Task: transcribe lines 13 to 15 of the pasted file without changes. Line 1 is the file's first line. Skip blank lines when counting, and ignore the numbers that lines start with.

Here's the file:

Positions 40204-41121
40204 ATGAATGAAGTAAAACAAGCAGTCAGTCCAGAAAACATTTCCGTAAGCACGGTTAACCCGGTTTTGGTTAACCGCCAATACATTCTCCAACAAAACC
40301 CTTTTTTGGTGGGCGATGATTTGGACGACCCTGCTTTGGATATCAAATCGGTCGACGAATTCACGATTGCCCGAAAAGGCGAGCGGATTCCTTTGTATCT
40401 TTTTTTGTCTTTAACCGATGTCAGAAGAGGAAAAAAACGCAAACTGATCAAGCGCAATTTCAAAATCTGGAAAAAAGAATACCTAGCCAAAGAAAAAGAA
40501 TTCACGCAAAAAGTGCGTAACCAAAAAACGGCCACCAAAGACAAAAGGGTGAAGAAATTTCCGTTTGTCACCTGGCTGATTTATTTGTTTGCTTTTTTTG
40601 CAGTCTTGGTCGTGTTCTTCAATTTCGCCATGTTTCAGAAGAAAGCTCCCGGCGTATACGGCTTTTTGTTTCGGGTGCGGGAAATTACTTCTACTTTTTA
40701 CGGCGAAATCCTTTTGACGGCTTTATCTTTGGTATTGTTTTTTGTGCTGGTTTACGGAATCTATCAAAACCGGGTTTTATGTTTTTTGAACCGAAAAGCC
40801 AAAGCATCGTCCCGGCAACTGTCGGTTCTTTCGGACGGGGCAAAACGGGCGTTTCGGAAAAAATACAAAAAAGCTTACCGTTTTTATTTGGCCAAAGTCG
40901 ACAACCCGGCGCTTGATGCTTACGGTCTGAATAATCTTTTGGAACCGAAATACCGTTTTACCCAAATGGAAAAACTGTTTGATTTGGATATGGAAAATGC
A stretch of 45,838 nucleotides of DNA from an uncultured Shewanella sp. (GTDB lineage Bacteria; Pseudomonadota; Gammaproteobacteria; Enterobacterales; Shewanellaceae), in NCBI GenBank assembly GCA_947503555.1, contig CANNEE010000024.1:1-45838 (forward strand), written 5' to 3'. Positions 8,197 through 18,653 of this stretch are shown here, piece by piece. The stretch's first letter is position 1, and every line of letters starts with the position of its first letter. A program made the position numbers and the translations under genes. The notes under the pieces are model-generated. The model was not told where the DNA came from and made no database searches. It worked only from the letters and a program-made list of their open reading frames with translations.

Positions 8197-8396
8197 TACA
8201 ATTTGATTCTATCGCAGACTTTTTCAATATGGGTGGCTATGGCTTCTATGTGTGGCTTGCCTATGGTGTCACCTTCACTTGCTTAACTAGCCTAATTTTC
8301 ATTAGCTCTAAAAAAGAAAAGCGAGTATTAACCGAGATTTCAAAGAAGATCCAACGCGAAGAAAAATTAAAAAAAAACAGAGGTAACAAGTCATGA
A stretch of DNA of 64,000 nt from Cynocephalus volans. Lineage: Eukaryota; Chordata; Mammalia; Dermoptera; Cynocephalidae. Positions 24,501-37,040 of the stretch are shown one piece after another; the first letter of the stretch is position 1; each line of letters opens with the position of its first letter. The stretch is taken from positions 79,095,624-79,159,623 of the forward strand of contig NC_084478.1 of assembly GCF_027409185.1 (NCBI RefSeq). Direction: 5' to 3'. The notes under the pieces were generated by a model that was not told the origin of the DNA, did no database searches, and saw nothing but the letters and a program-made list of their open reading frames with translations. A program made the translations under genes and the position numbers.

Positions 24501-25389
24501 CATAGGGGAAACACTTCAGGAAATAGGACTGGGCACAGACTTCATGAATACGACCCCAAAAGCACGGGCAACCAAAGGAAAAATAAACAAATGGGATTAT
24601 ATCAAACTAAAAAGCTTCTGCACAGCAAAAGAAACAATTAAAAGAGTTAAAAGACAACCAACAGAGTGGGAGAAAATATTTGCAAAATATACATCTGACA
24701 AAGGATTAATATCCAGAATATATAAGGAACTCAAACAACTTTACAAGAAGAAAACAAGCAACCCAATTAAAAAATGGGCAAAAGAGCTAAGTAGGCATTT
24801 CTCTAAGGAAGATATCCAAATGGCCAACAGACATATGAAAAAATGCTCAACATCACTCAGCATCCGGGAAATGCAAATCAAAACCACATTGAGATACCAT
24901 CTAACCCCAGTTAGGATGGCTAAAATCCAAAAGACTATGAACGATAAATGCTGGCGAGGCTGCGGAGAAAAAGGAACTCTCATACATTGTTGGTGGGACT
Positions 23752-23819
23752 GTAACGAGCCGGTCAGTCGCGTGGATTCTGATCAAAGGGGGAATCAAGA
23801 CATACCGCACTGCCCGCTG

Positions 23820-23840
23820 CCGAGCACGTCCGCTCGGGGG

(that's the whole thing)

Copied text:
8201 ATTTGATTCTATCGCAGACTTTTTCAATATGGGTGGCTATGGCTTCTATGTGTGGCTTGCCTATGGTGTCACCTTCACTTGCTTAACTAGCCTAATTTTC
8301 ATTAGCTCTAAAAAAGAAAAGCGAGTATTAACCGAGATTTCAAAGAAGATCCAACGCGAAGAAAAATTAAAAAAAAACAGAGGTAACAAGTCATGA
A stretch of DNA of 64,000 nt from Cynocephalus volans. Lineage: Eukaryota; Chordata; Mammalia; Dermoptera; Cynocephalidae. Positions 24,501-37,040 of the stretch are shown one piece after another; the first letter of the stretch is position 1; each line of letters opens with the position of its first letter. The stretch is taken from positions 79,095,624-79,159,623 of the forward strand of contig NC_084478.1 of assembly GCF_027409185.1 (NCBI RefSeq). Direction: 5' to 3'. The notes under the pieces were generated by a model that was not told the origin of the DNA, did no database searches, and saw nothing but the letters and a program-made list of their open reading frames with translations. A program made the translations under genes and the position numbers.